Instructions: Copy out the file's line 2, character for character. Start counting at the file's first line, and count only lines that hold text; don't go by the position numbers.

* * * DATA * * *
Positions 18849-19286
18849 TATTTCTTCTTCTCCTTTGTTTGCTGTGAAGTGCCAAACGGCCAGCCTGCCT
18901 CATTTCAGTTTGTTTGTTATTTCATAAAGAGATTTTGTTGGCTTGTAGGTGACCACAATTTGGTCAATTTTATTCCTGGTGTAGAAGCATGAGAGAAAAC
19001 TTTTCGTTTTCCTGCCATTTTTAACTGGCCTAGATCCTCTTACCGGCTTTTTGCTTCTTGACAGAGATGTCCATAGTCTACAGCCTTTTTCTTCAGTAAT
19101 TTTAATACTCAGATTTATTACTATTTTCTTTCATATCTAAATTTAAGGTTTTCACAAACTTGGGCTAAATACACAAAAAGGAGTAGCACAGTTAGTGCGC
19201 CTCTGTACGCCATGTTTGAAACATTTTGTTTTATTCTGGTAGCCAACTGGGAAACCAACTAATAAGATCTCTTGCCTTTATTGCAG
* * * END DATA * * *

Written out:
18849 TATTTCTTCTTCTCCTTTGTTTGCTGTGAAGTGCCAAACGGCCAGCCTGCCT